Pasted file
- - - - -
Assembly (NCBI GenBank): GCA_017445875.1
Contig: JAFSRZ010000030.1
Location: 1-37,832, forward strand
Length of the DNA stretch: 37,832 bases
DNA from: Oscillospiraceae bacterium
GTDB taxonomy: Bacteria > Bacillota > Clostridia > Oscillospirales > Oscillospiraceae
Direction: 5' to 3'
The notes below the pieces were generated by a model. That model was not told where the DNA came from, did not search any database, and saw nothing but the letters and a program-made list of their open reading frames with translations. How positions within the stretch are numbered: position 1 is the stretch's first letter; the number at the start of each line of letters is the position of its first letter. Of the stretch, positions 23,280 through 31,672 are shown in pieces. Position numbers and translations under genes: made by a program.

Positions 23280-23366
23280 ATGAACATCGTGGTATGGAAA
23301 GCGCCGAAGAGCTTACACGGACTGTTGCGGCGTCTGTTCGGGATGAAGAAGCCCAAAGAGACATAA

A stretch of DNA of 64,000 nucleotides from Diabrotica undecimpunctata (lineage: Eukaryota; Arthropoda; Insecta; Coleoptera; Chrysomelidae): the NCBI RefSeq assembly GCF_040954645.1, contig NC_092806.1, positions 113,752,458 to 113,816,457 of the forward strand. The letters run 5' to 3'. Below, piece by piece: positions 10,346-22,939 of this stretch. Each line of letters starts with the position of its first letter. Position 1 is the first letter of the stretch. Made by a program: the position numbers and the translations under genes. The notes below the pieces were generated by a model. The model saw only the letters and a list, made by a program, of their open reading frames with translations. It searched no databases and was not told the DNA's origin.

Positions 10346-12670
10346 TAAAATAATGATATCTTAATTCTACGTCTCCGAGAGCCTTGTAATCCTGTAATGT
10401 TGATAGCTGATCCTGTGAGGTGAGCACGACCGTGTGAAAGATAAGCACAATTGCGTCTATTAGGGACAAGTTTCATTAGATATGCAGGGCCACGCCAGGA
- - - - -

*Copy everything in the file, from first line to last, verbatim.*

Assembly (NCBI GenBank): GCA_017445875.1
Contig: JAFSRZ010000030.1
Location: 1-37,832, forward strand
Length of the DNA stretch: 37,832 bases
DNA from: Oscillospiraceae bacterium
GTDB taxonomy: Bacteria > Bacillota > Clostridia > Oscillospirales > Oscillospiraceae
Direction: 5' to 3'
The notes below the pieces were generated by a model. That model was not told where the DNA came from, did not search any database, and saw nothing but the letters and a program-made list of their open reading frames with translations. How positions within the stretch are numbered: position 1 is the stretch's first letter; the number at the start of each line of letters is the position of its first letter. Of the stretch, positions 23,280 through 31,672 are shown in pieces. Position numbers and translations under genes: made by a program.

Positions 23280-23366
23280 ATGAACATCGTGGTATGGAAA
23301 GCGCCGAAGAGCTTACACGGACTGTTGCGGCGTCTGTTCGGGATGAAGAAGCCCAAAGAGACATAA

A stretch of DNA of 64,000 nucleotides from Diabrotica undecimpunctata (lineage: Eukaryota; Arthropoda; Insecta; Coleoptera; Chrysomelidae): the NCBI RefSeq assembly GCF_040954645.1, contig NC_092806.1, positions 113,752,458 to 113,816,457 of the forward strand. The letters run 5' to 3'. Below, piece by piece: positions 10,346-22,939 of this stretch. Each line of letters starts with the position of its first letter. Position 1 is the first letter of the stretch. Made by a program: the position numbers and the translations under genes. The notes below the pieces were generated by a model. The model saw only the letters and a list, made by a program, of their open reading frames with translations. It searched no databases and was not told the DNA's origin.

Positions 10346-12670
10346 TAAAATAATGATATCTTAATTCTACGTCTCCGAGAGCCTTGTAATCCTGTAATGT
10401 TGATAGCTGATCCTGTGAGGTGAGCACGACCGTGTGAAAGATAAGCACAATTGCGTCTATTAGGGACAAGTTTCATTAGATATGCAGGGCCACGCCAGGA